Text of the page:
Chairman Denham, Ranking Member Brown, and members of the Subcommittee, thank you for the opportunity to testify today. I am John Robert Smith, Co-Chair of Transportation for America, the country’s broadest and most diverse transportation coalition. Our members hail from the fields of transportation, housing, environment, public health, real estate, safety, and social equity, representing more than 500 different organizations. I am also the President and CEO of Reconnecting America, a national nonprofit that integrates transportation and community development. Reconnecting America is the managing partner of the Center for Transit-Oriented Development, which conducts research and promotes best practices in development along transit lines.
I would like to thank the Subcommittee for holding this hearing on the role of innovative finance in intercity passenger rail. Functional, safe, and efficient transportation systems are one of the cornerstones upon which this…
U.S. Sen. Frank Lautenberg (D-NJ)
Today, transportation generally and passenger rail in particular, lost a dear friend and valiant advocate with the passing of New Jersey U.S. Sen. Frank Lautenberg.
Of the many trusted relationships I have formed through my work in transportation, my association with Sen. Lautenberg is one of the most highly valued. As the mayor of my hometown of Meridian, Miss., I worked closely with Sen. Trent Lott in the support of a national passenger rail network linking America's cities and towns, large and small. It was in the thick of that effort that I got to know Sen. Lautenberg and first realized the strength of that national system, which served both small town Mississippi and the rural South, and metropolitan New Jersey and the densely populated Northeast.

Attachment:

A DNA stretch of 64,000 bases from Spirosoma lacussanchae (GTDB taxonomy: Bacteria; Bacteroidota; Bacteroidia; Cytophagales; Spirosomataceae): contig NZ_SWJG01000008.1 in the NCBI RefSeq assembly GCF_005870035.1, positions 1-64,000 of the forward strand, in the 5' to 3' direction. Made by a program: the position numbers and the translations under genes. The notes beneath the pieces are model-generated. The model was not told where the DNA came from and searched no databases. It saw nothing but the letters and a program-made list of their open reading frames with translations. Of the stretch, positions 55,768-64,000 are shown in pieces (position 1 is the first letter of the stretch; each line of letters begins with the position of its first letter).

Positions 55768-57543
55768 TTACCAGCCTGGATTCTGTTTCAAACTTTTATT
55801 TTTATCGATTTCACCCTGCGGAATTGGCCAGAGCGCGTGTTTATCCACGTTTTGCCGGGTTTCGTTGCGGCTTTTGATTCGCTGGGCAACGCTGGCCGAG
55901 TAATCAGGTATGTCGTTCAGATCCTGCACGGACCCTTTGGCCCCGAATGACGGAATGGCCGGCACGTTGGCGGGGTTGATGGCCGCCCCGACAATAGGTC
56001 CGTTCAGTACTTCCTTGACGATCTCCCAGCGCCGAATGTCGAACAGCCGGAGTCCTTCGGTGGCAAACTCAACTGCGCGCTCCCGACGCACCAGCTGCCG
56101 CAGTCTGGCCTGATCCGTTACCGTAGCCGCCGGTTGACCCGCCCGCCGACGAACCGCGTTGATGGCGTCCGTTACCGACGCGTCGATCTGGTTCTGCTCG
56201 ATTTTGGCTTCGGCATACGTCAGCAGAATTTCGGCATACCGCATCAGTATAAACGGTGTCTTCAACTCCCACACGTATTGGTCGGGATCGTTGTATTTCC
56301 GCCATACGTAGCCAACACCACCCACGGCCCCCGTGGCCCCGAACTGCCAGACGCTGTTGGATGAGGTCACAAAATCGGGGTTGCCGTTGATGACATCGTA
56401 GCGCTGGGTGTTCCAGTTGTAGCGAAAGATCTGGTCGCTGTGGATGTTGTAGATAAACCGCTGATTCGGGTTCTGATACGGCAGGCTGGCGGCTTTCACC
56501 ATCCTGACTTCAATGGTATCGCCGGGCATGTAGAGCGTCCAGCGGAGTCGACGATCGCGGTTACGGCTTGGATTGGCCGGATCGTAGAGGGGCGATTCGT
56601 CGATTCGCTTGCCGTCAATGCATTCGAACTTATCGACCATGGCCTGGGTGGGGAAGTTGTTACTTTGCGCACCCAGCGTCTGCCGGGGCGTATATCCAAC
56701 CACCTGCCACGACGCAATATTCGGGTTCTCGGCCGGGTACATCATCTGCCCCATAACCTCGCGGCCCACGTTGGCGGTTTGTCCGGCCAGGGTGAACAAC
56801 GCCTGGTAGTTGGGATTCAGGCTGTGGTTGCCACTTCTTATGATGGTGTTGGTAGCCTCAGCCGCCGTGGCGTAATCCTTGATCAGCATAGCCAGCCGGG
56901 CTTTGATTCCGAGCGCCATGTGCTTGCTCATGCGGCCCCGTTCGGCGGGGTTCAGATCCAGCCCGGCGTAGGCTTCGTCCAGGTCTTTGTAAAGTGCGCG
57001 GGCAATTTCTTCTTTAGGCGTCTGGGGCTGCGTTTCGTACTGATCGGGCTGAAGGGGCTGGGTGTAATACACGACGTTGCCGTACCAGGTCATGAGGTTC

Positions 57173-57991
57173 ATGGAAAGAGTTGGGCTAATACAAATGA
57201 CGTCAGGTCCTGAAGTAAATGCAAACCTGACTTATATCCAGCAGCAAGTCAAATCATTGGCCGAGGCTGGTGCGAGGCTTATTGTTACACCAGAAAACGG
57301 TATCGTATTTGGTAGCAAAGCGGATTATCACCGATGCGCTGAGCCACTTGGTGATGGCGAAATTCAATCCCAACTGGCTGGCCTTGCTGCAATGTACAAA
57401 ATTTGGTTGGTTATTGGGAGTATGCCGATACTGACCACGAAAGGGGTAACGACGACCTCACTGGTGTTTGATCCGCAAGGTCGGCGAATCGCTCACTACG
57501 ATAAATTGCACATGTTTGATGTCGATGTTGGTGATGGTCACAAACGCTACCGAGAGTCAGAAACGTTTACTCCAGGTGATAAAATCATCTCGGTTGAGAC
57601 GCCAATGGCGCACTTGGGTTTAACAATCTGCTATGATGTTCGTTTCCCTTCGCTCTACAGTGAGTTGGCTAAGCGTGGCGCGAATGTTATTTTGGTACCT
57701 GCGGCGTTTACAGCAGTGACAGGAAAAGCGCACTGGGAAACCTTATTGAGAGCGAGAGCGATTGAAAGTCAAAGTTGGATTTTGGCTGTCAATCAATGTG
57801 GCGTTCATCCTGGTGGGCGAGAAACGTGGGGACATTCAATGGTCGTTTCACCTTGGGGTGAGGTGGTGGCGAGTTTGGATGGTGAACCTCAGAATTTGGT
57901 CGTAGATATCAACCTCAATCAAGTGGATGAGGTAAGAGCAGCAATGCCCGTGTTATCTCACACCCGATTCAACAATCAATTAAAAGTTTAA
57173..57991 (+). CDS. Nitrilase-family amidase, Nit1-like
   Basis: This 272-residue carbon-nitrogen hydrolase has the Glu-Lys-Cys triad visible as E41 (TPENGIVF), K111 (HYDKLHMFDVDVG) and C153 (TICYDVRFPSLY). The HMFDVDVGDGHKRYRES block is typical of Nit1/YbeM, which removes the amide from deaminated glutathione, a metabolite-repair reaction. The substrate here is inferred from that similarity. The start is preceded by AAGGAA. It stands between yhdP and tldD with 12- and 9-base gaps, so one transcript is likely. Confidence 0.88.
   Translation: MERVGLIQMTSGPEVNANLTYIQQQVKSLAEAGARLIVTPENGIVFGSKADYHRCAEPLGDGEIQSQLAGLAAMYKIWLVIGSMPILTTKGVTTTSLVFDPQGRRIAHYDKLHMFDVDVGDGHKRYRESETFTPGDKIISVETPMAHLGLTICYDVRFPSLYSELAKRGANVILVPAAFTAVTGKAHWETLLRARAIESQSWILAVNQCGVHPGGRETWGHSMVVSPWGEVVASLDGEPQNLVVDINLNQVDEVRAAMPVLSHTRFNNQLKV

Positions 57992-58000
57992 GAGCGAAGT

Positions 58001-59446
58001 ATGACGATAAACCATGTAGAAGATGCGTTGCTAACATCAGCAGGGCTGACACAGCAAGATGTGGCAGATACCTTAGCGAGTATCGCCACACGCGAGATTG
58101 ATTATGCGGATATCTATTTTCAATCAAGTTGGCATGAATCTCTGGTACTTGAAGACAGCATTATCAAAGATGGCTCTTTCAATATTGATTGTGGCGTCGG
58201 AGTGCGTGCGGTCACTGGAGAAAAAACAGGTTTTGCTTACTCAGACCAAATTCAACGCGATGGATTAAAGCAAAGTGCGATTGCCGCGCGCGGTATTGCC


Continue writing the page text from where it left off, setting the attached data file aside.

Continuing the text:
It was my good fortune to work with two statesmen, one a conservative Republican from Mississippi, the other a liberal Democrat from New Jersey, who did not let party affiliation or geographic…
Reconnecting America today released an updated version of its Jumpstarting the Transit Space Race interactive map, which documents the national interest in fixed-guideway transit. The fresh data show demand for transit development is even greater than when the first Space Race report was released in October 2008.
Reconnecting America President & CEO John Robert Smith was in Mobile, AL, this week to address the Gulf Coast Passenger Rail Summit. At the summit Smith was interviewed by Ron Reams of NüzzApp, a Gulf Coast regional news website.
Reconnecting America and the Community Transportation Association of America (CTAA) today released a report that examines how smaller communities and rural regions are using transit and other mobility investments to revitalize their economies and connect residents to local and regional opportunities.
The recently announced compromise to fund the federal government through the remainder of FY2011 preserves several critical programs, but also raises cause for concern. Reconnecting America is pleased to see that the compromise continues to support the Partnership for Sustainable Communities, which is effectively coordinating federal housing and transportation programs to provide the greatest benefits at the regional and local levels. Programs such as DOT's TIGER grants and HUD's Sustainable Communities grants will save taxpayer dollars over the long-term by helping communities make better investments today.
However, the reduction in the Federal Transit Administration's New Starts/Small Starts program (see analysis of cuts here) and the complete elimination of the High-Speed and Intercity Passenger Rail program in FY 2011 is a step in the wrong direction. In this era of $4-a-gallon gas, Americans need more transportation options, not fewer. In…
Q. How much funding is cut from the New Starts/Small Starts program?
A. The final Continuing Resolution, which would fund the government through the end of FY2011, made two cuts to the federal New Starts/Small Starts program, which provides funding for fixed guideway (e.g., subway, light rail, commuter rail, bus rapid transit) projects. The amount of funding cut from FY11 depends on what the baseline for comparison is. The CR would fund the New Starts/Small Starts program in FY11 at $1.6 billion, which is $400 million less than the FY10 level – but only about $220 million less than what the President requested for FY11. (The President’s request for FY11 was $1.822 billion, while the FY10 actual appropriation was $2 billion).
The CR also rescinds $280 million from unobligated funds that were appropriated to FTA prior to FY11.
Q. Is it true that all of the funding that is cut is attributable to New Jersey’s ARC project?